Woman’s Hospital Implements New Recovery Process for C-Section Patients

February 03, 2019

To reduce the risk of post-surgery opioid abuse, side effects

In an effort to reduce the risk of long-term opioid abuse and side effects after a cesarean section, Woman’s Hospital has implemented a new process called “Enhanced Recovery After Surgery,” or ERAS.

A C-section is a major surgery that involves a longer recovery than typically experienced with a vaginal delivery. This extended recovery often requires use of narcotic pain medication. According to a study published by The American College of Obstetricians and Gynecologists, most women, especially those with normal in-hospital opioid use, are prescribed opioids in excess of the amount needed.

As part of ERAS, non-opioid medication is used to not only reduce the risk of long-term opioid abuse, but also reduce post-surgery side effects. This approach reduces the risk of breathing difficulties, helps a patient maintain normal gastrointestinal function, and requires a shorter time period before ambulation. Earlier mobilization after surgery enhances circulation, reducing the risk of clotting and promoting proper wound healing.

“Woman’s is committed to following evidence-based practices that improve quality and safety for our patients,” said Cheri Johnson, Vice President of Perinatal Services. “Early results of implementing the ERAS process show decreased narcotic use after C-section, which will reduce side effects as well as the risk of chronic dependence.”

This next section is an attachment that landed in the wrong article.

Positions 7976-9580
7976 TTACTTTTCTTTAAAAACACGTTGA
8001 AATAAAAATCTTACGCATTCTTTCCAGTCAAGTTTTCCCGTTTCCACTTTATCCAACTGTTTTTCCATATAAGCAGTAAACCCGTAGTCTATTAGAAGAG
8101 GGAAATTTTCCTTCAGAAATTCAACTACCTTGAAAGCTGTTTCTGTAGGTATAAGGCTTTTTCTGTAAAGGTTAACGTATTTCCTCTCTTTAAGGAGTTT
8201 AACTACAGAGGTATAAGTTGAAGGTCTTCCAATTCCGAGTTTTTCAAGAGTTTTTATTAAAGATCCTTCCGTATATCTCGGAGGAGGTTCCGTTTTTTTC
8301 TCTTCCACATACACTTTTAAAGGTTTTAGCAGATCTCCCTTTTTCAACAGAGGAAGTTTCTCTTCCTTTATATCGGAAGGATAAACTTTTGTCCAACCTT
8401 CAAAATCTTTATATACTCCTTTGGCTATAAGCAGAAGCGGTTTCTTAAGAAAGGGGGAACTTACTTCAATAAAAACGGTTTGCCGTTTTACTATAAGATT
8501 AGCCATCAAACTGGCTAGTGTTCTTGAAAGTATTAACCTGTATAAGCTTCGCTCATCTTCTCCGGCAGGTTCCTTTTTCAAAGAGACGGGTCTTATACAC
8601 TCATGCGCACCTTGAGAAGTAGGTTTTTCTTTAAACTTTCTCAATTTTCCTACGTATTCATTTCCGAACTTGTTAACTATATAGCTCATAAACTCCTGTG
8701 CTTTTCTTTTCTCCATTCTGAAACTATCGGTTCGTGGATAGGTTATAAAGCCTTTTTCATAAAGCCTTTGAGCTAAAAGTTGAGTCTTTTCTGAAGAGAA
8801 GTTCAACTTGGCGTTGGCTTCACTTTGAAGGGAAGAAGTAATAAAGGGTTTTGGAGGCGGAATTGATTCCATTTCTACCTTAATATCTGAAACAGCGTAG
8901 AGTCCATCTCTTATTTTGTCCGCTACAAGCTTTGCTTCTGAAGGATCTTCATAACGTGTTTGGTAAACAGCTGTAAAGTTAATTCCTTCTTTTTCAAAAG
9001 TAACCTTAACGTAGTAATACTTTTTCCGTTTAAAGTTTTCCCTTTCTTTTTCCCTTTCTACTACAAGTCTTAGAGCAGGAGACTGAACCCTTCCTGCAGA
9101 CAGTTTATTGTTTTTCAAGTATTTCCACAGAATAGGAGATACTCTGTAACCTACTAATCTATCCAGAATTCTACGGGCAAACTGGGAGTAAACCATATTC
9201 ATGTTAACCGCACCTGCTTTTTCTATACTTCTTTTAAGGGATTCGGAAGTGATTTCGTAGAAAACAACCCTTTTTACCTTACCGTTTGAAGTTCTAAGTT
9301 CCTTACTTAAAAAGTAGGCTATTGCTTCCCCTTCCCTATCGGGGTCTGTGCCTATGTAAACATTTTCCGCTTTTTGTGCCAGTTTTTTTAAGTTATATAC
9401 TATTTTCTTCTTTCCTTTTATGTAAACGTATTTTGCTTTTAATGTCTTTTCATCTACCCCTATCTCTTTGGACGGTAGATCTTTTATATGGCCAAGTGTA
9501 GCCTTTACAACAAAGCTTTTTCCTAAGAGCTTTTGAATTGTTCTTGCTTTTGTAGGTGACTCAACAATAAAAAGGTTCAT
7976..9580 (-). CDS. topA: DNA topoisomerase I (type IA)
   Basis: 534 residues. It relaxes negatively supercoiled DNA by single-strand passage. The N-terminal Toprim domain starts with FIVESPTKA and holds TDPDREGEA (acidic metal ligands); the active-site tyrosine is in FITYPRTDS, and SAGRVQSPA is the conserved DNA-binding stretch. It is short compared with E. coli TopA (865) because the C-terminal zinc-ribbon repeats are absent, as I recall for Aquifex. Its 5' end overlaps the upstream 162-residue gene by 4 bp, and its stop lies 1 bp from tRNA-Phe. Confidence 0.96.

The enhanced recovery process begins in the obstetrician’s office with education about proper fluid intake and discussions on pain management. The mother’s nurse initiates the ERAS process when she arrives at the hospital. Patients receive long-acting pain medication during surgery, which lasts for up to 24 hours. Ibuprofen and Tylenol are given in the recovery room along with fluids and a small amount of food. The routine non-opioid medications continue in conjunction with ERAS guidelines, which also include earlier removal of the urinary catheter, ambulation as early as 12 hours after surgery, and a bowel medication regimen. The ERAS process is also used with vaginal deliveries to ensure the same quality of care and safety.